This site contains merima trako's blog archive as published on huffington post, the world post, merima's personal poetry collection and short prose collection

Happy Birthday to the Land of My People

Happy Birthday to the Land of My People

As my family is preparing to leave for our trip to visit Bosnia and since today was America’s birthday, I reflected on the things that make a person love one’s country. Many refugees and immigrants are torn between loving their new home and wanting their old life (which no longer exists) in their birth country back.  There are some who never knew peaceful living, and their new home gives them comfort and security, and they fiercely love their new country, never wanting to go back to where they were born, as they have no happy memories connecting them to their birthplace.

Leaving one’s country is something that throughout the human history occurred as tribes faced with drought, earthquakes, other natural disasters and wars left their native lands in search for a better life elsewhere. History calls it migration, now we call it immigration, as we develop borders that are closed for most and harder to cross. Immigration itself is closely related to our innate instinct for survival. As we evolved and our higher-selves started to focus on needs other than survival skills, we stayed connected with the lands that still own our childhoods and memories (happy ones). Our survival instinct comes first, and as we take care of our basic needs and as we start searching for the meaning of our existence, we look upon our new homelands and ask if we are happy and if we feel that we belong.

America has given me so much. I went to college here, I started my first job here, made friends here and grew as a person here. America gave me opportunities that I did not have; it allowed me to explore and learn and make a life for myself. I had my children here. I’ve lived for the past 18 years of my life here, which is to say, I spent half of my life in America. I am about to become an American citizen, this final step of adopting my new country.  I also love Bosnia, the country that gave me my happy childhood, my character and culture that I carry with me. It is always a part of me, regardless of how much time I spend away. I have a family there; it tethers me to itself with its beauty and resilience. It also saddens me, as the corrupt minority is exploiting the country, as the system remains deeply divided through nationalistic boundary lines. It angers me that one of the biggest European genocides since the Holocaust is being denied by the half of the population, that victims of the bloody war from the nineties are being marginalized and pushed aside and that the veterans who fought to keep the country whole are being impoverished and humiliated.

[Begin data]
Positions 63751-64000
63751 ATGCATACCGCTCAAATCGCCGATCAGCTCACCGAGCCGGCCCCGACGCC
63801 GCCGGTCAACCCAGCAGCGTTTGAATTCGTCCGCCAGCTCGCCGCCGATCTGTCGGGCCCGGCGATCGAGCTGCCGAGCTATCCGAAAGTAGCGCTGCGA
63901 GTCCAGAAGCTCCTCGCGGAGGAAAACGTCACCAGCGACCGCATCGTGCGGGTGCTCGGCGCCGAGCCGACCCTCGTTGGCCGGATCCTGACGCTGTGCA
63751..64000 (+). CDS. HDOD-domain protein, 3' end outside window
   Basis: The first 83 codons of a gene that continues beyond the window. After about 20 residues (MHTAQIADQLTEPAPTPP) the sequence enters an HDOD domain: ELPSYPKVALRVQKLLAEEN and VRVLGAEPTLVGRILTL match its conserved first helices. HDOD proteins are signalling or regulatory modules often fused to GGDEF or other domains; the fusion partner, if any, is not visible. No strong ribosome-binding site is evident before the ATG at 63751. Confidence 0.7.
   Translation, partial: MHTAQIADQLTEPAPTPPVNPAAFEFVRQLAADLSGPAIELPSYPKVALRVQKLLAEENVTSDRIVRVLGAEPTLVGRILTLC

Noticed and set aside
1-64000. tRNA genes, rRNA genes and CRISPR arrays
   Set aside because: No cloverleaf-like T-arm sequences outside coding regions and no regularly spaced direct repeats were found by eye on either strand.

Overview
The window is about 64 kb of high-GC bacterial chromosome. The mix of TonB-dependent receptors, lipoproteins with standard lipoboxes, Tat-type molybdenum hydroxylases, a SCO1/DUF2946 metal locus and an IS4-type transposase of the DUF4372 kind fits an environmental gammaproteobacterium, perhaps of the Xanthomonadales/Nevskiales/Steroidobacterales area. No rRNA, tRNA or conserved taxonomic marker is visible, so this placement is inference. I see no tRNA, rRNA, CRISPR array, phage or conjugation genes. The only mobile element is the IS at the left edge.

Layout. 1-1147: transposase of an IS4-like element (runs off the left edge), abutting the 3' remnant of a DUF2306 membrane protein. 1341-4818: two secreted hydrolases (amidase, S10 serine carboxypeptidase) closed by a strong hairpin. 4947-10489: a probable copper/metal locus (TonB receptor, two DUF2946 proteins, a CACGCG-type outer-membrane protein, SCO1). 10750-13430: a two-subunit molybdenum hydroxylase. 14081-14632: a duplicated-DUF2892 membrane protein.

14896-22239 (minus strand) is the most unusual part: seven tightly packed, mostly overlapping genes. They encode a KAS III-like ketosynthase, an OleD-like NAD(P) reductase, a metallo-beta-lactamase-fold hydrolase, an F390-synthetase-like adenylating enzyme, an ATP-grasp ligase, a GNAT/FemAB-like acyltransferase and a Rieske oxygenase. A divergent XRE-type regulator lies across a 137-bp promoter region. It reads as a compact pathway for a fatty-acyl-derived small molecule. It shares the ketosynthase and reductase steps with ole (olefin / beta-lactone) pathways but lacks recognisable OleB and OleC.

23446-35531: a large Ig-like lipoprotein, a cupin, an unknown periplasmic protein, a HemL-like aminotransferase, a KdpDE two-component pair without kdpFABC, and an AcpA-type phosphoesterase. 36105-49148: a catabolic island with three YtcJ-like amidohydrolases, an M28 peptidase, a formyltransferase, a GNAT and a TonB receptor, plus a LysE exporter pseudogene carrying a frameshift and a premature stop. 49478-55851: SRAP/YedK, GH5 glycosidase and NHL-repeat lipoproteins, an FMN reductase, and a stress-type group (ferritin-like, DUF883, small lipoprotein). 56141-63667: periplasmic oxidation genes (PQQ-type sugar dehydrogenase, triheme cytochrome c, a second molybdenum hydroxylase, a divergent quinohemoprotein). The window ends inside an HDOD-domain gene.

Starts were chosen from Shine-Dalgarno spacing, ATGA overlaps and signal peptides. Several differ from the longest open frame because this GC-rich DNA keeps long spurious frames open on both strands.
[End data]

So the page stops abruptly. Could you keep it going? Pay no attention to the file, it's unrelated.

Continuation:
America, this past year was difficult to love, but I do love it. I am torn between my allegiance to the great country of immigrants and freedom, to being outspoken against the part of it that showed hatred. I am saddened by the marginalization of religions other than Christianity, and I hope my children keep growing up in the country that has long prided itself on having religious freedoms for all and where generations of prosecuted and sidelined immigrants found their safe-haven.

This year I wish upon America some sense and some strength, to overcome the divisions that have been planted in its heart. I wish it resilience, to keep fighting for justice, to do what is right, and to always protect freedom for everyone.

As an immigrant my birth culture lives inside of me, it will always be my grounding place, my struggle and my peace of mind and I am fortunate that I will always know where I came from. Being American for me is to be different and outspoken and loud and free to do what I want to do, to love whom I choose and to believe in what I want.  This is the America I know, and this is what I will always fight for. I will teach my children to fight for it too. American culture is not one thing. It is not only to be Christian; it is not only about flying flags and barbecuing on the Fourth of July. America for me is everything, the land, its people, a mixture of textures and sounds and colors; it is my ability to call the community of different people my own. That is my church, so to speak. 

 

Happy birthday America, the land of the free and the home of my people!

 

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